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16 And they were translated into Sichem, and were laid in the sepulchre, that Abraham bought for a sum of money of the sons of Hemor, the son of Sichem.

Ver. 16.  Which Abraham bought . . . of the sons of Hemor, the son of Sichem.  This purchase made by Abraham must be different from the purchase of a field made afterwards by Jacob.  Gen. xxxiii. 19.  See a Lapide, the author of the Analysis, dissert. 23. P. Alleman, &c.  Wi.

 

--- Abraham bought.  There must be an error of the copyist in this verse.  Either the word Abraham ought to be omitted, or changed into Jacob.  For it is plain, from Gen. xxxiii. 19. that the latter bought the land from the sons of Hemor.  The Hebrew says, he bought it for one hundred kesitha, which some translate pieces of silver; others, lambs.  As for Abraham, and Jacob, they were buried in the cavern of Mambre, which Abraham had purchased from the children of Heth.  Gen. xxiii.  Calmet.

 

--- It is supposed that originally the name of Jacob was given, abridged JAB, and that the first letter having disappeared, the two remaining letters were taken by misprision, for the abridgment of the name of Abraham.  Hemor was the father of Sichem, and here the Greek text simply calls him Hemor of Sichem.  V.



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17 And when the time of the promise drew near, which God had promised to Abraham, the people increased, and were multiplied in Egypt,

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18 Till another king arose in Egypt, who knew not Joseph.


19 This same dealing craftily with our race, afflicted our fathers, that they should expose their children, to the end they might not be kept alive.

Ver. 19.  Dealing craftily, circumventing craftily, afflicting, and endeavouring to extirpate the race of the Israelites.  Wi.


20 At the same time was Moses born, and he was acceptable to God: who was nourished three months in his father's house.

Ver. 20.  Moses . . . was acceptable to God.  Greatly favoured both with gifts of nature and grace.  Some expound it, was extremely fair or beautiful.  Wi.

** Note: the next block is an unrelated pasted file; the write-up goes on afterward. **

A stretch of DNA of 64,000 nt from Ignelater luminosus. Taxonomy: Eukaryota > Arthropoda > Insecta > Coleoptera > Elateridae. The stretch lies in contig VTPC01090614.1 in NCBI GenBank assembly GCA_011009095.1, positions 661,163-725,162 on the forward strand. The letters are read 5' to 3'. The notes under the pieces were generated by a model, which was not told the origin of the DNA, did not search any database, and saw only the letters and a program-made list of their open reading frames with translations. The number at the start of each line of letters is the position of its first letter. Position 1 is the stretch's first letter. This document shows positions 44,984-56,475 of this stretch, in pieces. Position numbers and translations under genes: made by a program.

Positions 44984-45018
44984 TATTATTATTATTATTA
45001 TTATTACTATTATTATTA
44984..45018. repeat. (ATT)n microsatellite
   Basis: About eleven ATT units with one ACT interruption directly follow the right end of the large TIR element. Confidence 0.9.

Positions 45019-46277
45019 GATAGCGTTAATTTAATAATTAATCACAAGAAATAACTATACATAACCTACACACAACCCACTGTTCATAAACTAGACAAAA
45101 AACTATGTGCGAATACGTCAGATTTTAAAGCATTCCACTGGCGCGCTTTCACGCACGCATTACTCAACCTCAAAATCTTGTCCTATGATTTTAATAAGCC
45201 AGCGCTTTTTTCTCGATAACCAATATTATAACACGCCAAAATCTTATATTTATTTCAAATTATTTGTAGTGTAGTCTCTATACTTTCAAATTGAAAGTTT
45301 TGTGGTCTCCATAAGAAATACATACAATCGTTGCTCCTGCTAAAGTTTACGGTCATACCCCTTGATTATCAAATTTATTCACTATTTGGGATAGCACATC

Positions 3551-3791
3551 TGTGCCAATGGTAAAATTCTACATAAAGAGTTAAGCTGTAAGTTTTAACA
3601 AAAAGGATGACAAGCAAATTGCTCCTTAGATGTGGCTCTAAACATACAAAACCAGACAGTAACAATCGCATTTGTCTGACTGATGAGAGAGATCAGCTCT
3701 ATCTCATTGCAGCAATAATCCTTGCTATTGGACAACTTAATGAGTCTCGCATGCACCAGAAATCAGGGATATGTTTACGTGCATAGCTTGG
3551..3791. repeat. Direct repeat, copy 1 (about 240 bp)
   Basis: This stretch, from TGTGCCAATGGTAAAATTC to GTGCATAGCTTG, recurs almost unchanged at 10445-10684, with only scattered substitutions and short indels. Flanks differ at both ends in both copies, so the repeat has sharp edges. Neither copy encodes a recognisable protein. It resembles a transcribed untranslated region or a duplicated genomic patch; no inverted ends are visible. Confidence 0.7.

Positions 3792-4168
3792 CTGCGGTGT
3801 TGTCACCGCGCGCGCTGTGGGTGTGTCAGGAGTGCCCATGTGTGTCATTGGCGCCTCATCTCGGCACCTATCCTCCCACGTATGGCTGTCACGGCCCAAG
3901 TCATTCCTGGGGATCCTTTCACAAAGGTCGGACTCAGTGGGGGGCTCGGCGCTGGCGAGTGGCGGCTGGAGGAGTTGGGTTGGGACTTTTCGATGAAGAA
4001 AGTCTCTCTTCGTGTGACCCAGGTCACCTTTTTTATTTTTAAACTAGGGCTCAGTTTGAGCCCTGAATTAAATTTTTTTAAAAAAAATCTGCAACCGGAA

[†]  V. 20.  Gratus Deo, asteioV tw qew.  Acceptable to God.  It may also signify, beautiful in the sight of God, that is, in the style of the Scriptures, very beautiful.


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21 And when he was exposed, Pharao's daughter took him up, and nourished him for her own son.

Ver. 21.  Philo believes that the princess feigned him to be her own child; Moses denied that he was, and would not take advantage of this adoption.  Heb. xi. 24.


22 And Moses was instructed in all the wisdom of the Egyptians; and he was mighty in his words and in his deeds.

Ver. 22.  In words and in deeds.  Moses was persuasive and powerful in reasoning; but had an impediment in his speech, as we know from Exod. iv. 10. and vi. 12.  He possessed, moreover, strength, energy, and grandeur, in his discourse.  Of this we have abundant proofs in his books.  He is inimitable in narrating, as often as he writes laws, composes canticles, or makes harangues.  He is simple, clear, sublime, vehement, concise, prolix, and rapid, in turns, as the nature of his subject requires.  He was likewise powerful in work.  All his conduct was wise, virtuous, enlightened, as well in affairs of policy, as in war.  He was an able captain, before he put himself at the head of the Israelites.  Calmet.

 

--- Josephus assures us that he became a great conqueror.


23 And when he was full forty years old, it came into his heart to visit his brethren, the children of Israel. 24 And when he had seen one of them suffer wrong, he defended him; and striking the Egyptian, he avenged him who suffered the injury.

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25 And he thought that his brethren understood that God by his hand would save them; but they understood it not. 26 And the day following, he shewed himself to them when they were at strife; and would have reconciled them in peace, saying: Men, ye are brethren; why hurt you one another?

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27 But he that did the injury to his neighbour thrust him away, saying: Who hath appointed thee prince and judge over us? 28 What, wilt thou kill me, as thou didst yesterday kill the Egyptian? 29 And Moses fled upon this word, and was a stranger in the land of Madian, where he begot two sons.

Ver. 29.  Moses fled upon this word; because he perceived the murder he had committed was become public, though he thought it to be secret.  Menochius.  He fled, to avoid the anger of the king, into Madian, where during his sojourning, he had two sons of Sephora, whom he married there.  V.